John Chalykoff, director of the Master's of Science in Management Information Systems program at Boston University School of Management, has helped to create the school's new joint-degree program, the MS?MBA (pronounced MS dot MBA), which begins in September, 2001. BU plans to enroll half of its full-time MBA students, or 100 students, in the program, demonstrating the increasing amount of attention B-schools are giving to technology, and ensuring that their students have extra skills to make them a hot commodity in the MBA job market when they graduate.
Chalykoff's comments came during a live BusinessWeek Online chat on May 31. He was responding to questions from the audience -- some coming from as far away as India, Saudi Arabia, and Russia -- and BW Online's Jack Dierdorff and Mica Schneider. Following is an edited transcript of their discussion:
Q: John, technology has been a hot topic at B-schools over the past three years. Boston University offers a dual-degree program: the MS?MBA. Why did BU feel the need to add the program to its list of management degree options?
A: If you want the short answer, it's jobs, jobs, jobs. The long answer is that we're building on strength. One of this school's great strengths was its Master's of Information Systems program. A lot of [students] who took that [16-year-old] degree were [also] involved in our regular MBA program, and these dual-degree graduates were in great demand. They typically land attractive and well-paid positions. The specialty they offer recruiters, in addition to their MBA, is information technology.
That program focused on the information technology aspects of management preparation for future chief information officers and chief technology officers. In contrast, the new MS?MBA program seeks to educate future CEOs, who need to understand all aspects of information technology. You can't separate business issues from technology issues.
Q: How will the program stand out in face of the current technology downturn?
A: The fact that we built [it] on a program that we had for 16 years, [makes it] solid. [The skills the degree teaches are] still very much in demand. Our recent graduates [in the MS?MBA program] are still [getting] very high salaries.
Q: John, before we get too far ahead of ourselves. Could you tell us quickly about the structure of the new MS?MBA program?
A: Students in this program get two degrees -- a Master's of science information systems and an MBA -- plus two internships. And they'll also be able to concentrate in an area of their choice: finance, marketing, international management, or entrepreneurship.
It's a total of five semesters long. [Students complete] 84 credit-hours, as opposed to the 60 credit hours in a traditional MBA [program]. Some of the students will [complete] two internships. [Editor's note: Participants in two-year MBA programs usually complete an internship in the months between their first and second years of the program.] One internship is in the summer after their first year, that goes along with whatever area they plan to concentrate in and lasts for 10 or 12 weeks during the summer. They'll also intern during the entire eight months of their second year in an IT-related internship with a local company.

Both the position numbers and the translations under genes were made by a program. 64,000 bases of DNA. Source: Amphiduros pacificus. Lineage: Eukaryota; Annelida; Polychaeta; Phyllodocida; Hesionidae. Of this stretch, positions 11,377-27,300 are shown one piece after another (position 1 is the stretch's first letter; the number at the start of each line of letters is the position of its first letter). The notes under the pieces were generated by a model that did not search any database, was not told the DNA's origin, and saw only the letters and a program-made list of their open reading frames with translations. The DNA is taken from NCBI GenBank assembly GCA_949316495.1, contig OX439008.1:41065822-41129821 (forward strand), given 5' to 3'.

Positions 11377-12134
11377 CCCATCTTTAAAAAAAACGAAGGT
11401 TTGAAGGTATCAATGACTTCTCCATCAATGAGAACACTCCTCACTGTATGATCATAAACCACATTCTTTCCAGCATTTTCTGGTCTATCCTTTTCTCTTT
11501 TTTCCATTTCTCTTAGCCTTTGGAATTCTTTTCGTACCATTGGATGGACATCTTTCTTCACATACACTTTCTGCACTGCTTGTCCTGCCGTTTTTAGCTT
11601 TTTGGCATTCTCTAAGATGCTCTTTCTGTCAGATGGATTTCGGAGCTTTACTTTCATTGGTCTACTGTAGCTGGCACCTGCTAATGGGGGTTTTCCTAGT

Q: How has the dual degree affected applications to BU?
A: The applications to our dual degree have been excellent. Our average GMAT score in this entering class was 652, and that GMAT score has been going up for the last three years. The best candidates are the people who really have a high tolerance for pain.
Q: What is the typical age range of the candidates for the MS?MBA degree, and how does it compare to your traditional MBA students?
A: The age range is the same as the MBA program, about 28 years old.
Q: This program could be a real inducement for some applicants to choose BU, no doubt, but what other reasons are there for such a choice?
A: BU has always been innovative in its management education. It looks at management as an entire system and is very much against the "silo approach." Also, BU is very focused on teams, and giving people the skills and knowledge to be both effective leaders and followers in teams and to play both those roles appropriately. It's just a tremendous community here, with many caring faculty members who take time to work with the students.
Q: Will the MS?MBA help increase the number of top job recruiters coming to at BU?
A: There's certainly a lot of excitement among recruiters for this program. We interviewed a little over 25 top recruiters from around the U.S., and uniformly they preferred the MS.MBA [vs.] the traditional MBA program. The average salary is now $88,000 dollars for people coming out of the program.
Q: About what percent of MS?MBAs signed with their field-project sponsor after the internship that takes place during the second year?
A: The field project that takes place the second year is not designed to match people up with a future job. It's designed to give them exposure to IT-related projects. But invariably, every year, a couple of students end up taking positions with their sponsor.
Q: Why is the average pay package for graduates of a dual degree higher than for the normal MBA? Can you give us a sample of pay packages for recent dual-degree grads?
A: The reason that they go for a premium is that they are in greater demand and there is more of a shortage of people who have both degrees. There are two degrees you're selling in the marketplace. The average salary is $88,000, plus a $17,000 signing bonus, or an average $105,000 salary package.
Q: Speaking of careers, what do MS?MBAs go on to do? Do they concentrate on tech management, head to start up companies, or work as consultants?
A: Actually, they do all of that. Many go into consulting, general-management, and systems-analyst jobs. A lot of dual-degree grads, 10 years out, become CIOs of these companies. The MS?MBA is designed to train GMs with an in-depth understanding of technology.
Q: What does this mean for the hordes of MBAs entering the workplace without the second degree? Is the MBA losing its appeal to recruiters?
A: Well, the MBA is becoming diluted. In 1960, there were approximately 4,000 MBA graduates. This year, there are 105,000, and [40% of those graduates] have an undergraduate degree in business, too. The math suggests that people should be looking to differentiate themselves as much as possible.